The regional accommodation of earlier and contemporary African American speech remains a major issue in the development of African American English(AAE). This article analyzes a unique regional situation with respect to African American speech—Roanoke Island on the Outer Banks of North Carolina, where the first settlement of British colonists disappeared in 1587 and where a stable community of African Americans has lived since the Civil War. Quantitative analysis of the speech of four generations of African Americans from Roanoke Island for Outer Banks regional features and core diagnostic structures of AAE shows patterns of dialect alignment over time. The generational patterns reveal changes in alignment in the AAE spoken on Roanoke Island over apparent time. However, significant levels of individual variation in each generation are also attested, challenging generalizations about consistent changes over time. The mixed dialect alignment among Roanoke Island African Americans supports the conclusion that regional speech patterns can serve an important role in the development of different varieties of AAE. Furthermore, the unique configuration of dialect features on Roanoke Island indicates alternative trajectories of change in different regional settings,influenced by such factors as population size and local and extended interethnic contact situations.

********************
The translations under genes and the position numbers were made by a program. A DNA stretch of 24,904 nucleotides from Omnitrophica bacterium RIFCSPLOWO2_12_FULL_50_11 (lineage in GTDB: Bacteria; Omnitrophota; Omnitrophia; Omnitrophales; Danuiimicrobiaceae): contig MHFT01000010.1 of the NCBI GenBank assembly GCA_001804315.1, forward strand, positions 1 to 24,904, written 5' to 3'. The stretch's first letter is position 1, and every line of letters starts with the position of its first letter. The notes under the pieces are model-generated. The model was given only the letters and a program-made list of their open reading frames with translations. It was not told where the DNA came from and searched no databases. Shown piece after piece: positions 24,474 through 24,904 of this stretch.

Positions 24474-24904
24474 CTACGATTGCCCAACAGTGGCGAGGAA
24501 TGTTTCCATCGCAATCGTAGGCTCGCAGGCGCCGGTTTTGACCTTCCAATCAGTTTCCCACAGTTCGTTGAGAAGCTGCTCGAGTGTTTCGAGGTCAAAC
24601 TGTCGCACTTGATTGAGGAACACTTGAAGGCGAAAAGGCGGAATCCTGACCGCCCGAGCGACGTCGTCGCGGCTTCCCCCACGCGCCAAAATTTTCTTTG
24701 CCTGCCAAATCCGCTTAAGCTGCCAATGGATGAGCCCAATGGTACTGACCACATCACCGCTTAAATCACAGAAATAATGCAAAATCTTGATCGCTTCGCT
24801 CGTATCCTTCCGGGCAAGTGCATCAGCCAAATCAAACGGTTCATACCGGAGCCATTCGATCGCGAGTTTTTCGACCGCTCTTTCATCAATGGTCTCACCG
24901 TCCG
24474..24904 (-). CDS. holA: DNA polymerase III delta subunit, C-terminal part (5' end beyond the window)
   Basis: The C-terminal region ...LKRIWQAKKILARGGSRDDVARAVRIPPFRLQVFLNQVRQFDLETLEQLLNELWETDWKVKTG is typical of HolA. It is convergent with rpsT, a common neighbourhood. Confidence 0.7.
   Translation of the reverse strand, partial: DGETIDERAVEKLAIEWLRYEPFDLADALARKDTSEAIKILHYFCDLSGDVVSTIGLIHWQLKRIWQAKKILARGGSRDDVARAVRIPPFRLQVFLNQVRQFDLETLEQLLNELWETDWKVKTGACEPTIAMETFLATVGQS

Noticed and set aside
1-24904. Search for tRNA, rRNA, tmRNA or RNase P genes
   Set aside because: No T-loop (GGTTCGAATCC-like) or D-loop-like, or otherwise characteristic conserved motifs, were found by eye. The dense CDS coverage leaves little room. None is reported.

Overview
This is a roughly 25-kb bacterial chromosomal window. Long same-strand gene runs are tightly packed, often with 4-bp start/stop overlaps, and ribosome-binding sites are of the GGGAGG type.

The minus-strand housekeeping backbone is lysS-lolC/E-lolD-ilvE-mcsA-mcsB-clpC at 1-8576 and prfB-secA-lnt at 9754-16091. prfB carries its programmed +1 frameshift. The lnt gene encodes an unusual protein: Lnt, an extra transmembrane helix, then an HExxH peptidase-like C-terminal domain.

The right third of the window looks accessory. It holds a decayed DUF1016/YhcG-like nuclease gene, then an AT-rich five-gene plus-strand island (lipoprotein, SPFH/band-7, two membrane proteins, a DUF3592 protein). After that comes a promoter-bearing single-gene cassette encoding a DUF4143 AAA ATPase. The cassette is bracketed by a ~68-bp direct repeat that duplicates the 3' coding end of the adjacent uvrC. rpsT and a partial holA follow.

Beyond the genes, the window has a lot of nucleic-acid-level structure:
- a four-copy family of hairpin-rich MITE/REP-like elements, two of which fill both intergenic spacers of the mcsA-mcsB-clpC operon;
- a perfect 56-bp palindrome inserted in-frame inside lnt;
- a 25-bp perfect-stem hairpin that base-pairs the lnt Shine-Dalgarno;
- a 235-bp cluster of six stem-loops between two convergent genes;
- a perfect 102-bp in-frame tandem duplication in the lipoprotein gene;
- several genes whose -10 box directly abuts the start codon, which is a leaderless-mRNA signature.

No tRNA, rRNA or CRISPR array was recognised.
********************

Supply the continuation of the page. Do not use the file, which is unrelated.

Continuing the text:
JEANNINE CARPENTER; THE INVISIBLE COMMUNITY OF THE LOST COLONY: AFRICAN AMERICAN ENGLISH ON ROANOKE ISLAND. American Speech 1 August 2005; 80 (3): 227–255. doi: https://doi.org/10.1215/00031283-80-3-227
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